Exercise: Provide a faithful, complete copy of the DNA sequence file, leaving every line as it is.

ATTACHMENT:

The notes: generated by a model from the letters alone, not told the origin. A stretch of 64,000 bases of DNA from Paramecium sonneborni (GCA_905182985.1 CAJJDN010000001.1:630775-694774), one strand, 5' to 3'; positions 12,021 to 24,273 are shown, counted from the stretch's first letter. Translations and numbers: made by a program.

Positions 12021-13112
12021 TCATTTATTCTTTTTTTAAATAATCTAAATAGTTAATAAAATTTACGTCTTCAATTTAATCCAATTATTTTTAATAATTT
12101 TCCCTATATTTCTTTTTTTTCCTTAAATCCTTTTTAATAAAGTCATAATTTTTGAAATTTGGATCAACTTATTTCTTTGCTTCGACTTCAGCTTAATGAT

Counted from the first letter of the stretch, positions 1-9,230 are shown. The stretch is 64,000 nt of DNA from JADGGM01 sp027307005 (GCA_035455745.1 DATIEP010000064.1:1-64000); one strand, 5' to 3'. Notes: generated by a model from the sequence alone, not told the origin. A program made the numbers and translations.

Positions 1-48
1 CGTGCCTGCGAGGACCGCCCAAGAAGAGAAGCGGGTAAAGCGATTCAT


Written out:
The notes: generated by a model from the letters alone, not told the origin. A stretch of 64,000 bases of DNA from Paramecium sonneborni (GCA_905182985.1 CAJJDN010000001.1:630775-694774), one strand, 5' to 3'; positions 12,021 to 24,273 are shown, counted from the stretch's first letter. Translations and numbers: made by a program.

Positions 12021-13112
12021 TCATTTATTCTTTTTTTAAATAATCTAAATAGTTAATAAAATTTACGTCTTCAATTTAATCCAATTATTTTTAATAATTT
12101 TCCCTATATTTCTTTTTTTTCCTTAAATCCTTTTTAATAAAGTCATAATTTTTGAAATTTGGATCAACTTATTTCTTTGCTTCGACTTCAGCTTAATGAT

Counted from the first letter of the stretch, positions 1-9,230 are shown. The stretch is 64,000 nt of DNA from JADGGM01 sp027307005 (GCA_035455745.1 DATIEP010000064.1:1-64000); one strand, 5' to 3'. Notes: generated by a model from the sequence alone, not told the origin. A program made the numbers and translations.

Positions 1-48
1 CGTGCCTGCGAGGACCGCCCAAGAAGAGAAGCGGGTAAAGCGATTCAT